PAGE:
Simone Biles, LeBron James named AP Athletes of the Year
Free Press wire reports | 12/30/2016, 12:14 p.m.
She won a record-tying four gold medals to go along with a bronze during the 2016 Summer Olympics in Rio de Janeiro.
He ended 52 years of sports heartache by bringing Cleveland an NBA championship in June.
Simone Biles and LeBron James have been named the Associated Press 2016 Female and Male Athletes of the Year.
In a vote by U.S. editors and news directors announced Monday, the 19-year-old Biles received 31 votes out of a possible 59 votes. U.S. Olympic swimmer Katie Ledecky, who won four golds and a silver in Rio, finished second with 20 votes. Serena Williams, who won Wimbledon for the seventh time to tie Steffi Graf’s record of 22 Grand Slam titles, and three-time AP women’s NCAA basketball Player of the Year Breanna Stewart tied for third with four votes each.
Biles became the fifth gymnast to win the honor, joining Olga Korbut in 1972, Nadia Comaneci in 1976, Mary Lou Retton in 1984 and Gabby Douglas in 2012. It’s company Biles joined while completing a run of dominance that included three straight all-around World Championships, an unprecedented run at the top in a sport where peaks are often measured in months, not years.
The teenager from Spring, Texas, hardly seemed burdened by the outsized expectations. If anything, she embraced them. She opted out of a verbal commitment to compete collegiately at UCLA to turn professional so she could cash in on the lucrative opportunities afforded an Olympic champion, a bit of a gamble considering the window is so narrow and directly tied to success at the Olympic Games.
Yet Biles seemed immune to it. At least on the outside. Inside, there were more than a few butterflies when she stepped onto the floor during team preliminaries on Aug. 7. They vanished the moment she stepped onto the floor at Rio Olympic Arena as she and the rest of her “Final Five” teammates — Douglas, Aly Raisman, Laurie Hernandez and Madison Kocian — put on a clinic that showcased how substantial the gap between the Americans and the rest of the world has grown.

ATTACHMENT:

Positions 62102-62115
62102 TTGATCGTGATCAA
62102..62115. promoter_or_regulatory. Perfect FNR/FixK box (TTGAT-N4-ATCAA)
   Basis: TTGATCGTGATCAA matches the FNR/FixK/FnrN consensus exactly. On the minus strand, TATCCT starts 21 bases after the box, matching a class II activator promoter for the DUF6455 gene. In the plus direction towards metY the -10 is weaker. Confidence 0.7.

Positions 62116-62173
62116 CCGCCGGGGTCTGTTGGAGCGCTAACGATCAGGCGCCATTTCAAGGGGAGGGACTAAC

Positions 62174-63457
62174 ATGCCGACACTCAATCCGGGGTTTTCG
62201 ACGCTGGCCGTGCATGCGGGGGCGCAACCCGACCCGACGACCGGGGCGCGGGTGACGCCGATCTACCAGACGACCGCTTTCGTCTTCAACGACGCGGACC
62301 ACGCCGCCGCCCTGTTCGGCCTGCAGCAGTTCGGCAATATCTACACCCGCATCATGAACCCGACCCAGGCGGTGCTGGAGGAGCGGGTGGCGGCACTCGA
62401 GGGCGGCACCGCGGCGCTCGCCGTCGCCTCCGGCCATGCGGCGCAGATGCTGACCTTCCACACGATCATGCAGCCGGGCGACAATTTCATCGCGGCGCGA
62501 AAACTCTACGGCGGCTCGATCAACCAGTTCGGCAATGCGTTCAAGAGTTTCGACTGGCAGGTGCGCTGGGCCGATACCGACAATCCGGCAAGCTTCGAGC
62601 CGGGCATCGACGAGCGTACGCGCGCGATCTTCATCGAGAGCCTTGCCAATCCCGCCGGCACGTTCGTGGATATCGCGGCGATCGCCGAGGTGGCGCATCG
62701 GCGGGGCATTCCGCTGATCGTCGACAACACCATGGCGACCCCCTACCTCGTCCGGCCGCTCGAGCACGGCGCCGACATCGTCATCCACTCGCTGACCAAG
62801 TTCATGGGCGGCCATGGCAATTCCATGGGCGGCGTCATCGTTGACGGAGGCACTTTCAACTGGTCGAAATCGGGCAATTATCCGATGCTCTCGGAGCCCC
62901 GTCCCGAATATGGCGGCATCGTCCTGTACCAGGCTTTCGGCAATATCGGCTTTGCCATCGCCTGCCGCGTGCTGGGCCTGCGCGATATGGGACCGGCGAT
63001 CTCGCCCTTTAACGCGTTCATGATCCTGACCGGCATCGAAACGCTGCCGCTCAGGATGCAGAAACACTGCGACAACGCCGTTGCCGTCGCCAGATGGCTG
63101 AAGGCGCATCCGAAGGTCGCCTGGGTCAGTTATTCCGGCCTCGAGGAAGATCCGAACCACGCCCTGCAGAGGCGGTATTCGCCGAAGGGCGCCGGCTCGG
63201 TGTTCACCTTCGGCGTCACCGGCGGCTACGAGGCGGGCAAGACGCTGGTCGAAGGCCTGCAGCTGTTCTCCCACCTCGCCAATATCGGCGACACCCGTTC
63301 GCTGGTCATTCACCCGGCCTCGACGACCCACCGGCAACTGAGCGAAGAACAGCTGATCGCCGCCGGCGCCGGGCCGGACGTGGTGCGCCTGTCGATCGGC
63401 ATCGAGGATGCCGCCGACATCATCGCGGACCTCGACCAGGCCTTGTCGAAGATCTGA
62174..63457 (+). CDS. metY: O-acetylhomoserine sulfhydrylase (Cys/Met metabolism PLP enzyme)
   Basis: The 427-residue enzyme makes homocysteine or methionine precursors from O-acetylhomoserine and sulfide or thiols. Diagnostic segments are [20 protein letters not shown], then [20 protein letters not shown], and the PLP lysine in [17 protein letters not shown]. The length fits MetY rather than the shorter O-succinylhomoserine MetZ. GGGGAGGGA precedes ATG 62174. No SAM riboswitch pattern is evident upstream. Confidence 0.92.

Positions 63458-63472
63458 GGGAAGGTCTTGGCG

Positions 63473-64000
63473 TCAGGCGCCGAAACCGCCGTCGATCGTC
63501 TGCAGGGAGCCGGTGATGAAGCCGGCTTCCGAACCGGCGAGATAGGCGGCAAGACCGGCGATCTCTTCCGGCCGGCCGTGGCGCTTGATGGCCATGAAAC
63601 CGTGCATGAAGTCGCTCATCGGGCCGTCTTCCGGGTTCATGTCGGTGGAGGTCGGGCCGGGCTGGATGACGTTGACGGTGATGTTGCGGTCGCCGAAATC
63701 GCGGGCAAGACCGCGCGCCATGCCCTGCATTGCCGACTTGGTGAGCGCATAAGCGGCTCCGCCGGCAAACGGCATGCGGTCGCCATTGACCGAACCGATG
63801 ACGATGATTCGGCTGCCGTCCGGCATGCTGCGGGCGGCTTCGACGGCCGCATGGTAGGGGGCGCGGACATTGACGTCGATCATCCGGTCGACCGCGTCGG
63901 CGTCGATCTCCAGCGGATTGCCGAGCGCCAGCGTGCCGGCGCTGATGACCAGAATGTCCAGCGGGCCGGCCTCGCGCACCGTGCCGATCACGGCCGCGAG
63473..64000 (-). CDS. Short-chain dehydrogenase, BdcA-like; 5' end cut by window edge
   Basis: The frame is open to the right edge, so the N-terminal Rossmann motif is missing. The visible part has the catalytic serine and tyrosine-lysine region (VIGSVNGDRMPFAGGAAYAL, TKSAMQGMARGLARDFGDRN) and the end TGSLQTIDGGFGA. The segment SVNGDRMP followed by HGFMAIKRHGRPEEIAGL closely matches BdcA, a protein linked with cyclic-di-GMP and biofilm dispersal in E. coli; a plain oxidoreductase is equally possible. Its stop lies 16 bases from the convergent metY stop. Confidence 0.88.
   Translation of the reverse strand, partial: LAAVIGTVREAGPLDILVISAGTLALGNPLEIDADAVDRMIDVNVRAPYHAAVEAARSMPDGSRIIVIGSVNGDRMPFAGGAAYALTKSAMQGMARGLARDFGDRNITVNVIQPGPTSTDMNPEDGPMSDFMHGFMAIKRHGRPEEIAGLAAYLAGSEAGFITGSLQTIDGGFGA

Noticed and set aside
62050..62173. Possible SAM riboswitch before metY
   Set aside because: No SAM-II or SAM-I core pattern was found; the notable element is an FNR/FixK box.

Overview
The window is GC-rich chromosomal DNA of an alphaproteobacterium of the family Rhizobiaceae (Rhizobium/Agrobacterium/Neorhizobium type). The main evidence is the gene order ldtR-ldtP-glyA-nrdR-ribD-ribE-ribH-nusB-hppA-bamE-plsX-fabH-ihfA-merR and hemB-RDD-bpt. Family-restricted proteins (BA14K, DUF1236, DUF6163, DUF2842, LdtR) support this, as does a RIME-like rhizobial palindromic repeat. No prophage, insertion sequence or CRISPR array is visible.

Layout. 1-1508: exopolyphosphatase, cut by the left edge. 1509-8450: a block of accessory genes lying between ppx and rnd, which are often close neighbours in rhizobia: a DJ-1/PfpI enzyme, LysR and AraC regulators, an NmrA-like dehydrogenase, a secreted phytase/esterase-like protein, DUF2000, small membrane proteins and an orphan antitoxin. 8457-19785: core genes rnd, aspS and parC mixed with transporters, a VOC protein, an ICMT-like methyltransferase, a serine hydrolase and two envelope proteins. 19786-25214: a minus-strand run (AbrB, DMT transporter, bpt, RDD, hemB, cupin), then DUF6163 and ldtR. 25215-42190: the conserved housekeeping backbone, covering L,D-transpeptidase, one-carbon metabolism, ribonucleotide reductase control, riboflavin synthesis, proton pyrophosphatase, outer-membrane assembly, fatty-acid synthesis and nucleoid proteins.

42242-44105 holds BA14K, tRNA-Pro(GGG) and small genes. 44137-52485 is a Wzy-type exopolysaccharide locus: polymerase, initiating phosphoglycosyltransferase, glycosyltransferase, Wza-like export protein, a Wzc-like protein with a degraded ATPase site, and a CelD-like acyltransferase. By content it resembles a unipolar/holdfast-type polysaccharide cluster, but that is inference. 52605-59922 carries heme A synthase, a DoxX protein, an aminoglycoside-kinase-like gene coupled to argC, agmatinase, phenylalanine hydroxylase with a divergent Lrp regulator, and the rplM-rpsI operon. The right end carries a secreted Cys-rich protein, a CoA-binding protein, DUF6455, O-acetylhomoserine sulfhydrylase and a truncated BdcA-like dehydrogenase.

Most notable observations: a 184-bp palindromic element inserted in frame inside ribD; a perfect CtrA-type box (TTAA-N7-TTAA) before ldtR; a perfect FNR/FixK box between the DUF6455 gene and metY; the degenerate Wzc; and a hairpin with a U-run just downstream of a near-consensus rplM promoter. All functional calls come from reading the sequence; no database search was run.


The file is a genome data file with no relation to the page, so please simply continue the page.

What followed was a run of brilliance: A team gold as a fitting send-off to retiring national team coordinator Martha Karolyi. Another in the all-around two days later, where her score of 62.198 bettered Raisman by more than two full points, the gymnastics equivalent of winning a football game by three touchdowns. A third gold came on vault, the first ever by an American woman at the Olympics and Biles’ first in major international competition to fill the only hole in her increasingly peerless résumé.
A bronze on beam followed thanks to a messy landing on a front flip, her only major form break in Rio. No matter, she put the exclamation point on her gold rush with a gravity-escaping floor routine that ended with Biles rushing to embrace longtime coach Aimee Boorman as their long journey to this moment ended in triumph.
The ensuing four months have been a whirlwind. Biles carried the U.S. flag at the Olympic closing ceremonies, published her autobiography, took part in a post-Olympic tour with her teammates including performing in eight shows despite a fractured rib and hung out at the White House with President Obama. She remains open to giving it another shot in Tokyo in 2020. That’s for later. In January she’ll sit down and plot out her goals for the upcoming year. For the first time since she can remember, gymnastics won’t be on the list.